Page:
Unapologetic Jameela Jamil on the photo-editing epidemic and how her ‘I Weigh’ movement has been transformative
What do you weigh? Not in kilos, but in self-worth? It is not a question that is often asked, but 2018 is changing the conversation. Weight is hotly debated today, especially after British actor-presenter Jameela Jamil started her ‘I Weigh’ Instagram movement. On a telephone call from Los Angeles, Jamil shouts a vehement “Yes!” when I say the vernacular needs to change in body image discourses and mental health, referring to her tweet about women following the weight-loss journeys of celebrities. “Think about your wording; let’s not talk about taking up ‘less space.’ There’s something so damaging about the phrase ‘losing weight’,” says the 32-year-old. “I think more people would exercise if it was targeted at their mental health. You’re not looking for results other than the happiness you feel after you work out. I started exercising a couple of weeks ago because I have anxiety. I don’t feel disappointed at the end of a work-out; I just have all these endorphins, and I feel strong and in control of my life.”
Social media storm
Funnily enough, Jamil says she did not mean to kick off the ‘I Weigh’ movement. Her first post was a reaction to a photograph she had seen in February — of the Kardashian-Jenner women, with their weights scrawled across their bodies. She responded, captioning an image of herself: “I weigh: Lovely relationship. Great friends. I laugh every day… I like myself in spite of everything I’ve been taught by the media to hate myself about.” The overwhelming reciprocation it got, with hundreds of posts similar to hers, floored her. Industry folk stepped in, too, including her The Good Place co-star Kristen Bell and Shameless actor Emmy Rossum.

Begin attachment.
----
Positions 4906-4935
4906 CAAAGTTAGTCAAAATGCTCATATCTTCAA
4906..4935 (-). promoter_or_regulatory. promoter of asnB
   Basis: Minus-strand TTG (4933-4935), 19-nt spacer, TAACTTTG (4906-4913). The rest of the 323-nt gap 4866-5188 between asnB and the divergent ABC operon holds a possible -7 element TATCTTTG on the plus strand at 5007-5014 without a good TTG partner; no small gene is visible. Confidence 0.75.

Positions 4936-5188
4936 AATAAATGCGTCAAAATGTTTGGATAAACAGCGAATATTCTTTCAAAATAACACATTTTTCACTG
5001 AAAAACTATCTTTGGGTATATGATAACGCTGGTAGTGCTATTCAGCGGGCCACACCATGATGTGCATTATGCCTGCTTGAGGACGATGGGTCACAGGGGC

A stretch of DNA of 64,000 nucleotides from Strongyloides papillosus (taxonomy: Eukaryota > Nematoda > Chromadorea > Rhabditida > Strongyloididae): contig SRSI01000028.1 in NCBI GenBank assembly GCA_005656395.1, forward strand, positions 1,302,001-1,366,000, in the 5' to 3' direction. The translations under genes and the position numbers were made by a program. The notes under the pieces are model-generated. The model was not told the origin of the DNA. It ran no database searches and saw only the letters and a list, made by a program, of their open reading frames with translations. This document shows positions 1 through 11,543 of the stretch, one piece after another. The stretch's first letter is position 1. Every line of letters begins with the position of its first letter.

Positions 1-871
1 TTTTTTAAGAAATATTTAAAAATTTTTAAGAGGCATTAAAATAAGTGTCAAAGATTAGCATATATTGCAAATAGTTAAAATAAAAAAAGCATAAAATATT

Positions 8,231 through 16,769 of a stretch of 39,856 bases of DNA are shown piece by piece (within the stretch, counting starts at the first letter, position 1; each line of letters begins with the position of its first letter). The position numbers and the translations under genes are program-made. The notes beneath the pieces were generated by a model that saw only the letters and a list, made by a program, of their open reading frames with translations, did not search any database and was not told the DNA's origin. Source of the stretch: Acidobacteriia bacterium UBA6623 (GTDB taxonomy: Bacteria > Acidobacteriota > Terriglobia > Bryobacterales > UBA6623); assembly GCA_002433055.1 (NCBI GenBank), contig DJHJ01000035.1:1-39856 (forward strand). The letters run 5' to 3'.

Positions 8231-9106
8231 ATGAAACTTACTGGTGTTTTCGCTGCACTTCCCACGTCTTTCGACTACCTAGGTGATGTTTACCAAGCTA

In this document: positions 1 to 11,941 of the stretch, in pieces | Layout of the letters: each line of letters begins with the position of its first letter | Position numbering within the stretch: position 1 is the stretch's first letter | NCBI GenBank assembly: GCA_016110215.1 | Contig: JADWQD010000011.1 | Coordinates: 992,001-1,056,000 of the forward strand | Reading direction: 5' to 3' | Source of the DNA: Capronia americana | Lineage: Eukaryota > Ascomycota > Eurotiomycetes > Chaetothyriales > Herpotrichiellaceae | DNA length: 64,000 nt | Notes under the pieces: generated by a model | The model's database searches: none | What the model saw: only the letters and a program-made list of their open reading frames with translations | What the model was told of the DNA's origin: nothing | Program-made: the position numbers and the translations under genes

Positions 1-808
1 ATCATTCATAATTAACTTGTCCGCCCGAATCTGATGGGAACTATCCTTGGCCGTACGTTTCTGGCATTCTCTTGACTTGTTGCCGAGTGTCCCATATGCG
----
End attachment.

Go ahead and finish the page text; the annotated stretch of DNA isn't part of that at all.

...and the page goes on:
So she created a “museum of self-love”, a pocket of online space that breeds positivity and support. Today, the ‘I Weigh’ Instagram account has over 1,700 posts by women (and a few men) from various corners of the world, and ‘weighs’ 1,53,000 followers. But this is just the tip of the iceberg. “Sometimes I get messages from women saying they can’t make a post because they can’t think of anything to be proud about, which is a sign that we are really messed up,” she says.
Weigh not, do more
The movement goes beyond the surface. Jamil and her team are actively partnering and researching with clinics treating eating disorders. “They have also printed out the ‘I Weigh’ initiative and put them up around their facilities,” she says, adding, “We’ll be going to speak with them soon and at secondary schools, too.” Pointing to the numerous articles coming out, showing cosmetic procedures, body dysmorphic disorder and the like, she says eating disorders and self-harm are at an all-time high.
According to The Purple Heart Project, eating disorders afflict over 25% of young women in India, aged between 14 and 30. Another study, by N Network, shows that body-shaming leads to “higher levels of neuroticism (characterised by depression, anxiety, worry and moodiness),” which affects youngsters’ levels of assertion. Jamil agrees, saying those affected think less about school and work, and more about how they look. “By going to schools, we’ll address young people in an hour of need they don’t necessarily recognise until the harm’s taken effect.”
Living with anxiety herself, Jamil says she deals with it holistically. She has been exercising for two weeks now, and is a protestor of the photo-editing epidemic aggrandised by apps like Facetune. “Photo-editors think they are doing you a favour,” she laughs, while reflecting upon the countless times she’s been made ‘thinner’ or ‘fairer’. “When I see the result, I would feel bad about what I see in the mirror. So on my 30th birthday, I disassociated myself from everyone who makes me feel triggered, and I’ve seen a 200% improvement in self-contentment.”
Keeping things legit
So how has her ethos been implemented in her work on-screen? There’s The Good Place, based on a heaven and hell concept, where her character, Tahani Al-Jamil, lived up to the standards of her family and society. “It’s made me learn so much about empathy. I’ve learned that so many of our damaging characteristics come from the damage other people did to us.” She has just signed on with the TV series, Ducktales and the 2019 Caitlin Moran film, How To Build A Girl, and has plans to write a book and her own television show. Looks like Jamil ‘weighs’ plenty of success and happiness ahead.
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